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Rent-A-Center West Inc. v. South Carolina Department of Revenue

Court of Appeals of South Carolina

October 26, 2016

Rent-A-Center West Inc., Appellant,
South Carolina Department of Revenue, Respondent. Appellate Case No. 2012-208608

          Heard March 16, 2016

         Appeal From The Administrative Law Court Ralph King Anderson, III, Administrative Law Judge


          John C. Von Lehe, Jr. and Bryson Moore Geer, both of Nelson Mullins Riley & Scarborough, LLP, of Charleston, for Appellant.

          William J. Condon, Jr. and Sean Gordon Ryan, both of the South Carolina Department of Revenue, of Columbia, for Respondent.

          KONDUROS, J.

         Rent-A-Center West Inc. (RAC West) appeals the administrative law court's (ALC) finding the standard statutory apportionment formula did not fairly represent its business activities in South Carolina and the Department of Revenue's (the DOR) alternative apportionment method for calculating its income tax was reasonable. It also maintains the ALC erred in finding it was not a unitary business. It further asserts the ALC erred by concluding the DOR did not violate its constitutional rights. We reverse.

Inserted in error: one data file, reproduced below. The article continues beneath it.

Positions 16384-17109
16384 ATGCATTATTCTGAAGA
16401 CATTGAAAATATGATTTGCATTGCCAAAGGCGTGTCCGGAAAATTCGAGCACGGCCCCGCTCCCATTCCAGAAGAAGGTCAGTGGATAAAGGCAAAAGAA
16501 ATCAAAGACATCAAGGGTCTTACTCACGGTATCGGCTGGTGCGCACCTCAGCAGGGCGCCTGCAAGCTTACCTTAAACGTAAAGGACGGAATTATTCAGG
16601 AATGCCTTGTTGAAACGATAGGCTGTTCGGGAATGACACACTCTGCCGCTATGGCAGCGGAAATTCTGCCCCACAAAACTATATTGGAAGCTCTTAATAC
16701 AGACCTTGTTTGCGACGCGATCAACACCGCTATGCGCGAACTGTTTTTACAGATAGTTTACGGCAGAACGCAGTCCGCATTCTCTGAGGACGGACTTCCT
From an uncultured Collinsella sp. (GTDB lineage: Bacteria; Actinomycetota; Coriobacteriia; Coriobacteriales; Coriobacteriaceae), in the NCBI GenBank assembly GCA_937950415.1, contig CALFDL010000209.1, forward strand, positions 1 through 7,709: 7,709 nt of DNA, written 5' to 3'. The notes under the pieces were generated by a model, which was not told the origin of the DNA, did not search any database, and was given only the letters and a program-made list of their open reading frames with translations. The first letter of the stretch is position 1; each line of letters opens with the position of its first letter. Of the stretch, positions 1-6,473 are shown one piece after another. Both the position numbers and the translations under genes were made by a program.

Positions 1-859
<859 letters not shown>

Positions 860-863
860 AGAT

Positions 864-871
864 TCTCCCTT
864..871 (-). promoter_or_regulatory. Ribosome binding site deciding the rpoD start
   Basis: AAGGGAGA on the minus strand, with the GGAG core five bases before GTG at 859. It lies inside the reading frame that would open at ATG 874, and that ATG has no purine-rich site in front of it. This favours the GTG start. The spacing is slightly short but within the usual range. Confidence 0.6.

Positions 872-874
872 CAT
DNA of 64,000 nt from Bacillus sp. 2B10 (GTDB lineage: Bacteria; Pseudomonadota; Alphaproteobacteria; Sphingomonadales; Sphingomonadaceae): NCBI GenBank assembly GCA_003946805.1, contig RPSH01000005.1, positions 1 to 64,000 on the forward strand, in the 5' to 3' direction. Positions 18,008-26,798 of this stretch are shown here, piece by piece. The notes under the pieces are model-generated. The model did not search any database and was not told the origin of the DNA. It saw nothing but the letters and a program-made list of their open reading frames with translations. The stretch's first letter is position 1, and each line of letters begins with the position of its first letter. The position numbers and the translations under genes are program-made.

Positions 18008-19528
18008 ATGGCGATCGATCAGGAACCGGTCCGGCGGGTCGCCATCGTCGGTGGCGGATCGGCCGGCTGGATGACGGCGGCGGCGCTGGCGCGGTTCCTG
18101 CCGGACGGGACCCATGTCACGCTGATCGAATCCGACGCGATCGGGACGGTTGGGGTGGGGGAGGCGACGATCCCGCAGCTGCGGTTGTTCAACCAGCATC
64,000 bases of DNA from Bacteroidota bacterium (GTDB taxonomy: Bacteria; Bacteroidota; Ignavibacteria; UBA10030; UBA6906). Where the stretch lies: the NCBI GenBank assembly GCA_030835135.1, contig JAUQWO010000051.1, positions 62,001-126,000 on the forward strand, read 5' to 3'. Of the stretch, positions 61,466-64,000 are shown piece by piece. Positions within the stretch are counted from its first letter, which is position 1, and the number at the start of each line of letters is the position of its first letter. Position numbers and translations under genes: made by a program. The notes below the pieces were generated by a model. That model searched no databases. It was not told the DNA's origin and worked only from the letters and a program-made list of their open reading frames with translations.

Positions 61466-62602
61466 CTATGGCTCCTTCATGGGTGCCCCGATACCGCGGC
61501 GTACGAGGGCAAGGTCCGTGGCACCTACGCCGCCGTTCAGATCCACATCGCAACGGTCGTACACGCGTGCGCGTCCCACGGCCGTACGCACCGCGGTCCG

This case involves the assessment of corporate income tax on RAC West, a subsidiary of the Rent-A-Center Inc. business. Rent-A-Center is a rent-to-own business, providing consumer goods to customers for rent. Rent-A-Center East Inc. (RAC East) owns and operates retail stores in eastern states including South Carolina and is a wholly-owned subsidiary of Rent-A-Center. RAC East has two wholly-owned subsidiaries: RAC West, which owns and operates retail stores in western states, and Rent-A-Center Texas LP, which owns and operates retail stores in Texas and provides management services. RAC West does not operate any retail stores in South Carolina, but it owns and licenses the Rent-A-Center intellectual property, including the trademarks and trade names to all other Rent-A-Center companies. These royalty payments for the use of the intellectual property by the South Carolina stores are RAC West's only activity in the state. This arrangement was formalized in a licensing agreement between RAC West and RAC East. The licensing agreement sets the amount of a royalty fee equal to 3% of the gross revenues of the RAC East stores, an amount based upon a transfer pricing study.[1]

         RAC West filed their corporate income tax returns for 2003, 2004, and 2005 using the three-factor apportionment formula, consisting of property, payroll, and sales.

         The DOR audited RAC West's 2003-2005 initial tax returns and found RAC West owed an additional $144, 971 in corporate income tax; $35, 086 in interest; and $36, 243 in penalties for the period of 2003-2005. According to the DOR, RAC West's only income in South Carolina was the royalty income it obtained from RAC East. The DOR applied an alternative apportionment method pursuant to section 12-6-2320(A) of the South Carolina Code, which it stated "more fairly represent[ed] the taxpayer's activity in South Carolina." The DOR based this alternative apportionment method on RAC West's 3% royalty agreement with RAC East.